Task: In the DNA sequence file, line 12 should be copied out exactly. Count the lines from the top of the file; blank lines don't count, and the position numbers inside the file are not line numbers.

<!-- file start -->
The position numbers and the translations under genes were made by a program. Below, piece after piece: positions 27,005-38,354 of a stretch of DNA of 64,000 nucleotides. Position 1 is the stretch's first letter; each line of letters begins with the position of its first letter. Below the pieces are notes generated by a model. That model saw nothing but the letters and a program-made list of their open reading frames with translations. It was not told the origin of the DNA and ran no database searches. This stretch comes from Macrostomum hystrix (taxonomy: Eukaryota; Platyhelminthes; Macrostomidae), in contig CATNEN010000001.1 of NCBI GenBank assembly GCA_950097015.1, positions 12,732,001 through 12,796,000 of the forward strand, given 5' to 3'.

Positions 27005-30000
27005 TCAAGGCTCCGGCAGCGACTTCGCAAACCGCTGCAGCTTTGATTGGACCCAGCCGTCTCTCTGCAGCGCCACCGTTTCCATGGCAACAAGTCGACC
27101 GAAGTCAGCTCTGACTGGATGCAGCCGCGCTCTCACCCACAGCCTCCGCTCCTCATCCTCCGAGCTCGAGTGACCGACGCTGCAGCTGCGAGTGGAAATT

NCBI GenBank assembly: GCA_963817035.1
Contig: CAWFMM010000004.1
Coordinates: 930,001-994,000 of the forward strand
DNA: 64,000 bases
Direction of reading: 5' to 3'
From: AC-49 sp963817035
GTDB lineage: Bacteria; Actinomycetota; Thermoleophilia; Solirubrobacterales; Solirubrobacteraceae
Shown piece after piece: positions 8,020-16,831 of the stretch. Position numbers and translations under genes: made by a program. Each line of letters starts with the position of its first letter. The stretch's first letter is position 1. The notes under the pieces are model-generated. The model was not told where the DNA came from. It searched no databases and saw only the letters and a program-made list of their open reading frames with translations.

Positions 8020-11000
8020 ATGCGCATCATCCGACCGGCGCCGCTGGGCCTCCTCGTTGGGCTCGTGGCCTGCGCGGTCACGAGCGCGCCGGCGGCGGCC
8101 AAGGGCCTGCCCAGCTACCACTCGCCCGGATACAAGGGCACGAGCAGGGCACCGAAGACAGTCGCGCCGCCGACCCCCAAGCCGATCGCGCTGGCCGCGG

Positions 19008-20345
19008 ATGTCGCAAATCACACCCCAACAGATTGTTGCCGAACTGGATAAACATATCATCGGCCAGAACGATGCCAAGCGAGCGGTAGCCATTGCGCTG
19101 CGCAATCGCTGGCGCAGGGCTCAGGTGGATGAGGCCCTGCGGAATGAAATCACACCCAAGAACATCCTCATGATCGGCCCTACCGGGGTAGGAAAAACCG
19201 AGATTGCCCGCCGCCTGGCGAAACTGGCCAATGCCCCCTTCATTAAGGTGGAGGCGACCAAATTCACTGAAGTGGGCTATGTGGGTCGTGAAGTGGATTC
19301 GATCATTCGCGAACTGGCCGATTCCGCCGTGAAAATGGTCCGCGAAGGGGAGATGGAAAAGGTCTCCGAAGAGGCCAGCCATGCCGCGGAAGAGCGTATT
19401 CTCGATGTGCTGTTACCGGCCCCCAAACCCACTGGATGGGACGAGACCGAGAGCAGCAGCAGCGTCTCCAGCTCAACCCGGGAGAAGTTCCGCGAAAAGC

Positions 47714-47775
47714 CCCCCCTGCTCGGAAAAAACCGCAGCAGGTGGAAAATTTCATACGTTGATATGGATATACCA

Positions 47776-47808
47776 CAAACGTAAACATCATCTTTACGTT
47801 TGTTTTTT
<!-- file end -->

Shown piece after piece: positions 8,020-16,831 of the stretch. Position numbers and translations under genes: made by a program. Each line of letters starts with the position of its first letter. The stretch's first letter is position 1. The notes under the pieces are model-generated. The model was not told where the DNA came from. It searched no databases and saw only the letters and a program-made list of their open reading frames with translations.